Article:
The study of relationships between people and plants using cultural knowledge and connection with the environment is ethnobotany. Steven's first picture was an engraving of Timucua ceremony of a circle of men drinking tea. The leaves of Yaupon holly (Ilex vomitoria) were boiled and the concoction was consumed to excess, causing several to vomit. This action purified and cleansed the body. When toned down, the tea is similar to Yerba Mate (Ilex paraguariensis.) Both plants are hollies, have caffeine and are from the Americas. Often ecology and botany have been tied to functionality, religion and spirituality. I looked up Timucua to learn about these Native Americans who lived in the region of northern Florida. They are now extinct; their population of 200,000 dropped to zero by the early 19th century due to warfare and Eurasian diseases. A tremendous loss of valuable knowledge and culture.
The colonists did find benefits in commercializing certain native plants such as the aromatic sassafras and tobacco. Ancestors of modern corn (Maize sp.) were richer in protein. The Pawnee corn was16-18% protein compared to the average of 5% in today's crops. A wealth of diversity exists in ancestral seeds.
Steven was wearing an 'Anchi' (Chickasaw for poncho.) He quipped the Chickasaw word for sweat lodge is 'Mississippi.' Yes, the hot and humid state! 'Chowaala' is red cedar (Juniperus virginiana), 'Tish homma' is Sassafras and 'Foshiyyi' is Yaupon holly (Ilex vomitoria.) 'American Indian Medicine' by Virgil Vogel (1970) offers Vogel's views on diseases and the use of effective plants by Native Americans.
Lunch and time to visit the vendors.
'How Will Climate Change Affect Native Plants on Oklahoma Prairies?' Rebecca Sherry, OU Environment Studies Department, posed this question. She noted that since the 1950's, heavier bouts of rainfall have fallen across the US. OK has experienced a 20% increase, most in the summer. Northeast OK has seen more days of extreme heat since 2006. The times have lengthened between rainfalls which presents more opportunities for flooding and droughts. By the end of the century, if things do not change, the temperature is predicted to rise 8 degrees F. Oklahoma is in the transition zone. Is this good or bad?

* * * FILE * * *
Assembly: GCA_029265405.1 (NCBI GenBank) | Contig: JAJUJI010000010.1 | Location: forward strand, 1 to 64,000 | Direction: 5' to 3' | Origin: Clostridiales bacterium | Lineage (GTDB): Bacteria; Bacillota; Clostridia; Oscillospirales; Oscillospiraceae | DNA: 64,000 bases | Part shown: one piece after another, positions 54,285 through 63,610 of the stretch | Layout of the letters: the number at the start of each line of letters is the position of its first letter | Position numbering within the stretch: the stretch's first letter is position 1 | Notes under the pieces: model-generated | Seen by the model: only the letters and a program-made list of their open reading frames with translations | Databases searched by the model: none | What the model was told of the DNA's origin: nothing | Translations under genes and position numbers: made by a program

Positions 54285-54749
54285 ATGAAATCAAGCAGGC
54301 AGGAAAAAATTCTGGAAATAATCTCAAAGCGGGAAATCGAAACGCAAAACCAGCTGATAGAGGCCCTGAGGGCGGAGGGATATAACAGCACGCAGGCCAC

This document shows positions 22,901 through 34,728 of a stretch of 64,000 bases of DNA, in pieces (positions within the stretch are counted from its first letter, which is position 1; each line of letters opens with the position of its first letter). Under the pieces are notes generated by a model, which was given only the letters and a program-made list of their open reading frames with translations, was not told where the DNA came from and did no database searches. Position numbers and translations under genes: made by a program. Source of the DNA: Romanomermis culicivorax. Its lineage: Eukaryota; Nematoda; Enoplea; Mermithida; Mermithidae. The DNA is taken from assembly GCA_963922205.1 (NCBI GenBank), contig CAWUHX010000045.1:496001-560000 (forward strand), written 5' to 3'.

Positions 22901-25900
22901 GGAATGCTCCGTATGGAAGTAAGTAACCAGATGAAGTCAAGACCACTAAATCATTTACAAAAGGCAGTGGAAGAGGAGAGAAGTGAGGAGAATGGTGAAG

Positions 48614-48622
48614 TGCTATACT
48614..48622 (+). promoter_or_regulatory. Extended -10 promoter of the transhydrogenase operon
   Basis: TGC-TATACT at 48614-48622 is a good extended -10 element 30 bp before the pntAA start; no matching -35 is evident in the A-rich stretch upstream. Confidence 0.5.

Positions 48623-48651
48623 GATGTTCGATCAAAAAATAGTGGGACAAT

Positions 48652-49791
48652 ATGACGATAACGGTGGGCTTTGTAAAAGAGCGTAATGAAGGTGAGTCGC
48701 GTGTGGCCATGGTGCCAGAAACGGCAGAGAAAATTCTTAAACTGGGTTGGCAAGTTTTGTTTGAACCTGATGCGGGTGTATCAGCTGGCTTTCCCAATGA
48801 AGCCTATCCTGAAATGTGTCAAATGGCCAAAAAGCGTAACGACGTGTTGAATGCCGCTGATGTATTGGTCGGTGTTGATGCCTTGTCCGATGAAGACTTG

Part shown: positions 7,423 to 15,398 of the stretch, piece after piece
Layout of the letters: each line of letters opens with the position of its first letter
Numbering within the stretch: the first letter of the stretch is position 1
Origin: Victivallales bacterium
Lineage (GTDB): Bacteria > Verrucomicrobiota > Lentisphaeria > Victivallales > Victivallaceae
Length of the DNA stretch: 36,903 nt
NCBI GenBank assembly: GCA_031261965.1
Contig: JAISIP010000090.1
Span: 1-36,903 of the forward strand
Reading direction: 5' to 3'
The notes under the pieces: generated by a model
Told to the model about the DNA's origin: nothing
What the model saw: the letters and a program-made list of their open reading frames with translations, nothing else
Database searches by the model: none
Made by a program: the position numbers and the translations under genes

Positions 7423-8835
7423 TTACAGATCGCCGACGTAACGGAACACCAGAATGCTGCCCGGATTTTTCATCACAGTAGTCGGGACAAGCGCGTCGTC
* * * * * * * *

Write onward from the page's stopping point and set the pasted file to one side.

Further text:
Her team conducted two separate experiments. Experiment #1 (2002-2004) was a 3 year study to determine the effects of higher temps and rainfall in10 field plots. The Big 4 grasses (Switchgrass, Big and Little Bluestem and Indian grass) did well regardless, but flowering time was reduced in the warm plots. Experiment #2 (8+ year duration) was in a prairie with wildflowers and grasses. Ragweed and Illinois Bundleflower increased in the warm plots. More wildflower pollen was produced. The first 7 years saw no overall community change, but the 8th year brought an increase in warm season grasses. Indian grass and King Ranch bluestem, an Eurasian invasive, became dominant. Switchgrass was more sensitive to drought and predicted to decline with other vulnerable lowland species such as winter annuals.
Sherry confirmed that climate change does favor invasive plants over natives, depending on the species. All changes are affected by carbon dioxide and nitrogen levels. Other pressures are extreme weather events, short term (fire, grazing and soil disturbances) vs long term, density of plant, community populations and speed of migration.
The outing ended in the afternoon with a dissecting microscopy workshop and rotating tours of the Robert Bebb Herbarium and greenhouse. It was a splendid, informative day.